Question #d2617

1 Answer
Apr 10, 2015

The histidine participates in the catalysis by way of acid-base proton transfers called a charge relay system.

We can eliminate the metal ion option, because histidine contains no metal.

The histidine participates in a number of H-bonding interactions, but that is not one of the options.

Step 1

After the target enters the active site, the O atom in the OH group on serine performs a nucleophilic attack on the carbonyl carbon of a peptide, forming a tetrahedral oxyanion intermediate.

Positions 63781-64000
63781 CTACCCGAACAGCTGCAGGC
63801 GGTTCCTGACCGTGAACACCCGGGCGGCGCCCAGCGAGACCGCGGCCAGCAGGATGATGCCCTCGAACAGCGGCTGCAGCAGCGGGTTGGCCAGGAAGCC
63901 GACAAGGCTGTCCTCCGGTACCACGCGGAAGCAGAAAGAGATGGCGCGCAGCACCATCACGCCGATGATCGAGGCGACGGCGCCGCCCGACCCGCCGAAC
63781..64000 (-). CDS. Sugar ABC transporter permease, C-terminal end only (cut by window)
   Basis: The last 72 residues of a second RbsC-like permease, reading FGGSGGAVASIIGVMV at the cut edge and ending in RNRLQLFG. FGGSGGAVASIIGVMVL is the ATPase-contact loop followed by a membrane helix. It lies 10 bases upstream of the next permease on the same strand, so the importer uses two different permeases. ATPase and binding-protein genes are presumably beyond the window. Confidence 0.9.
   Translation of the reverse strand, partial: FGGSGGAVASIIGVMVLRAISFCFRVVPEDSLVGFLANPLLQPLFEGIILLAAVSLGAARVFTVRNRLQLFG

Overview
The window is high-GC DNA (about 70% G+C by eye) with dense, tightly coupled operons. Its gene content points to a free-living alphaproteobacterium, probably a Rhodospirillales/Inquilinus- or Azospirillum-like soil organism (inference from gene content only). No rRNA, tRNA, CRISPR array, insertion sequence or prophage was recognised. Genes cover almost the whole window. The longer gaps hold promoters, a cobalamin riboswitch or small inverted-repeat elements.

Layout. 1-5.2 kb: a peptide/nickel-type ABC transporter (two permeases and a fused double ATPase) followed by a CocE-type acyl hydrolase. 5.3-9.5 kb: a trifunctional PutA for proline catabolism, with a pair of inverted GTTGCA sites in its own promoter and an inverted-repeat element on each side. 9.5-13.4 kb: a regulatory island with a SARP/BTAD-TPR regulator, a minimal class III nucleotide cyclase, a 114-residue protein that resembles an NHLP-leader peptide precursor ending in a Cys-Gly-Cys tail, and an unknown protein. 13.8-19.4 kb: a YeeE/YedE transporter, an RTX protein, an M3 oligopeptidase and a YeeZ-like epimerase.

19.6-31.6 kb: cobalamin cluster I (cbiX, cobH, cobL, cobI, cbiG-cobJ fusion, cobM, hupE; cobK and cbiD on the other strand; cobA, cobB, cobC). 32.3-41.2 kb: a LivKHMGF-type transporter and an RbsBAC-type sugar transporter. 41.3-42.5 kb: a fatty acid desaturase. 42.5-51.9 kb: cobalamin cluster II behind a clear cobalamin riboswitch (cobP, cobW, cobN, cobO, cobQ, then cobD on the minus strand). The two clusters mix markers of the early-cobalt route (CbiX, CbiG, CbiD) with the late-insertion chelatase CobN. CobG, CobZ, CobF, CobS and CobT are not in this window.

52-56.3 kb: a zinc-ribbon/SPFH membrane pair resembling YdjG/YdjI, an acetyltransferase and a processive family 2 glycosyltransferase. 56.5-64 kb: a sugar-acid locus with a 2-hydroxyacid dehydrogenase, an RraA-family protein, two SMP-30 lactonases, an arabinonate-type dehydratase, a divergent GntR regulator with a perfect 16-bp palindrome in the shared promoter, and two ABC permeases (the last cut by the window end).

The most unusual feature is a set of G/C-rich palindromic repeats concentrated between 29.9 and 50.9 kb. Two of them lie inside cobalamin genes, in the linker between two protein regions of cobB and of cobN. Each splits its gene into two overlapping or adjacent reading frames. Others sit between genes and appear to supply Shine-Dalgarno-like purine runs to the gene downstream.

The histidine acts as a base and accepts the proton from the OH group of serine.

Step 2

The oxyanion re-forms the carbonyl group and the amide bond is cleaved to form an acyl-enzyme intermediate.

The newly-formed N-terminus takes back the proton from the protonated histidine.

Step 3

Water molecules now enter and hydrogen bond with the histidine.

Step 4

The water now makes a nucleophilic attack on the carbonyl carbon of the acyl-enzyme intermediate and forms another oxyanion.

The histidine accepts a proton from the water and forms a hydrogen bond to the serine.

Step 5

The serine oxygen deprotonates the histidine nitrogen and re-forms the original enzyme.